Whether you’re doing your own accounting with accounting software, or you hired an accountant to prepare your financial statements, you’ve likely seen the balance sheet. The balance sheet, along with the income statement and statement of cash flows provides an overview of a business’ financial standing.
Why is the balance sheet important? It’s used by business owners and investors to see what the company owns and what it owes, and its primary use is to track earnings and spending. The balance sheet provides a snapshot of the business’ financial standing at a specific point in time.
Next, we’ll demystify the balance sheet and look at some templates you can use to create your own.
What Is a Balance Sheet?
A balance sheet is one of the key financial statements used for accounting and it’s divided into two sides. On the left side, the company’s assets are reported. The right side shows the business’ liabilities and shareholders’ equity.
The line items for each side are listed in order of liquidity, with the more liquid items (e.g., cash and inventory) are listed before accounts that are more illiquid (e.g., plant, property, and equipment).
The balance sheet is a snapshot of the business’ financial standing at a single point in time. For example, an accounting period is typically 12 months long. The line items or accounts on the balance sheet would reflect the number of assets and liabilities at the final moment of the accounting period.
Balance Sheet Example
On the balance sheet, you can see how assets, liabilities and shareholders’ equity are reported. Here’s an example that shows the layout of a balance sheet:
Balance Sheet Equation
The balance sheet equation is used to show what a company owns (assets), how much it owes (liabilities), and how much stake or share the owners have in the business (shareholders’ equity). It’s calculated with the following formula:
Assets = Liabilities + Shareholders’ Equity
On the balance sheet, assets equal liabilities plus shareholders’ equity. The balance sheet equation is:
Assets = Liabilities + Shareholders’ Equity
Let’s break down the elements of the formula.
Assets include both current assets and non-current assets.
- Current assets: cash and cash equivalents (e.g., short-term government bonds, treasury bills, and money market funds), accounts receivable, and inventory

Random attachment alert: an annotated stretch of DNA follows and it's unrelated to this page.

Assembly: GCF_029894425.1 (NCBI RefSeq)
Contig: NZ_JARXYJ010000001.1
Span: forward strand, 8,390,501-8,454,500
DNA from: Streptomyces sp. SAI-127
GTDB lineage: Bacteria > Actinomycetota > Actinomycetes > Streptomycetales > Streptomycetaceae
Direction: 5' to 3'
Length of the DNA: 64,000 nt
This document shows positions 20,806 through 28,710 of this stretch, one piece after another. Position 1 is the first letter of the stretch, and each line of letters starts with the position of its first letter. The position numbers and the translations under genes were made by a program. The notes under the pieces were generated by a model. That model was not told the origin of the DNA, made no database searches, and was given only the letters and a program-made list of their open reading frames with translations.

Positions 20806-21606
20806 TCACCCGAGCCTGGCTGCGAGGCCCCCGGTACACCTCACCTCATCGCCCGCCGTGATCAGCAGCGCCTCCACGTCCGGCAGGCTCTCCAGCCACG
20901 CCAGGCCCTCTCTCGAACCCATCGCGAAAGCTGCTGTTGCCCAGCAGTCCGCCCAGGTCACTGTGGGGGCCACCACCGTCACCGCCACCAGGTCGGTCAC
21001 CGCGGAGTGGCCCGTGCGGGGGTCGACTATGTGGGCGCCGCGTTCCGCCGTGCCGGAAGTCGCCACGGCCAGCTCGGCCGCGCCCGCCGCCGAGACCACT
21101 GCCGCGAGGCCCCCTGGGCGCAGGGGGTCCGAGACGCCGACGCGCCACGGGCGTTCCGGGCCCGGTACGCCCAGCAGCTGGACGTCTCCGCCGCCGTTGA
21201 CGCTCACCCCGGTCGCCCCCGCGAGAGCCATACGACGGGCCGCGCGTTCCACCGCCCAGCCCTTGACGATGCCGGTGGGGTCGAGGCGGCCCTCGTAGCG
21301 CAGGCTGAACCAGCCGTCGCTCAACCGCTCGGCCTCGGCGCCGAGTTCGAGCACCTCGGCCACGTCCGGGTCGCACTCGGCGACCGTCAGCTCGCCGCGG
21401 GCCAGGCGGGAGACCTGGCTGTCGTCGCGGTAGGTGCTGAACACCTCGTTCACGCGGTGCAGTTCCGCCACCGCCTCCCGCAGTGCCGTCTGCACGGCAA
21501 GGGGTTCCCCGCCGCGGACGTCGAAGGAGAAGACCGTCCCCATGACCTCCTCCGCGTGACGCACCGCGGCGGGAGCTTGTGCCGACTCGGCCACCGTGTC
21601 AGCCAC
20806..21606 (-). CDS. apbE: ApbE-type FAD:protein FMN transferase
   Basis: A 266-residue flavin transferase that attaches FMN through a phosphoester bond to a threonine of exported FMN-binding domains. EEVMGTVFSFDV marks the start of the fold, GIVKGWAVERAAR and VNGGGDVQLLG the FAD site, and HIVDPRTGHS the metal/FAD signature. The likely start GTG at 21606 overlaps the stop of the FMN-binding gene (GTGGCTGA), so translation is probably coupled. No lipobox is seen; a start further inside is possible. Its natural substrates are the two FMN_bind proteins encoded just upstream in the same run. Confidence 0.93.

- Non-current assets: property, plant, equipment, long-term investments, and intangible assets (e.g., patents and licenses)
Both current and non-current liabilities are included in the liabilities section of the balance sheet.
- Current liabilities: accounts payable, notes payable due within the year, and current maturities of long-term debt
- Non-current liabilities: long-term notes payable, deferred tax liabilities, and bonds payable, and long-term debt
Shareholders’ equity, also known as stockholders’ equity, includes:
- Share capital: the amount of money a company receives from its shareholders for business purposes
- Retained earnings: the amount of a company’s profits that aren’t distributed to shareholders as dividends — the funds are reinvested in the business instead
Balance Sheet Analysis
The balance sheet is key to determine a business’ liquidity, leverage, and rates of return. When current assets are greater than current liabilities, this means the business can cover its short-term financial obligations and is likely in a good financial position.
The term leverage is used to describe how much of a company’s capital comes from debt. But how does the balance sheet impact a business’ leverage? One of the leverage ratios, the debt to equity ratio, divides liabilities from shareholder’s equity to show how leveraged a company is.
Other calculations, like return on equity and return on assets, can be calculated with the financial information listed in the balance sheet. Both of these formulas tell investors whether or not they will get a return on the money they invest in the company.
Next, we’ll take a look at some balance sheet templates you can use to create your own balance sheet and perform a financial analysis.
Balance Sheet Template
Below are a few balance sheet templates you can use to create your own.
This template download from Toggl can be used in Excel to create your own balance sheet.
Download this Quickbooks balance sheet template for Excel.
3. Corporate Finance Institute
Use this downloadable template from the Corporate Finance Institute to create a balance sheet for your business.
Common Size Balance Sheet
The common size balance sheet is a balance sheet that includes another column specifically for the relative percentage of each line item compared to total assets, total liabilities, and shareholders’ equity. It’s helpful when performing an industry analysis as the percentages for different companies can be compared. The common size balance sheet isn’t required under the generally accepted accounting principles (GAAP).
Here’s an example of a common size balance sheet:
Source: Accounting Tools
The percentages listed on the common size balance sheet can be used by investors to compare the financial standing of different businesses in the same industry. An analysis can also be performed for a single company by looking at the financial statements from two or more accounting periods. For example, if there’s a significant percent decrease in the company’s cash, it could be experiencing financial problems, and it might not be wise to invest in the business.
The balance sheet is one of the three financial statements that provides an overview of your business’ financial standing. If your business is doing well, investors can look at your balance sheet and see if you have a profitable business they’d like to invest in.
To learn more about accounting, check out this plain-English breakdown of earnings before interest, taxes, depreciation, and amortization (EBITDA) next.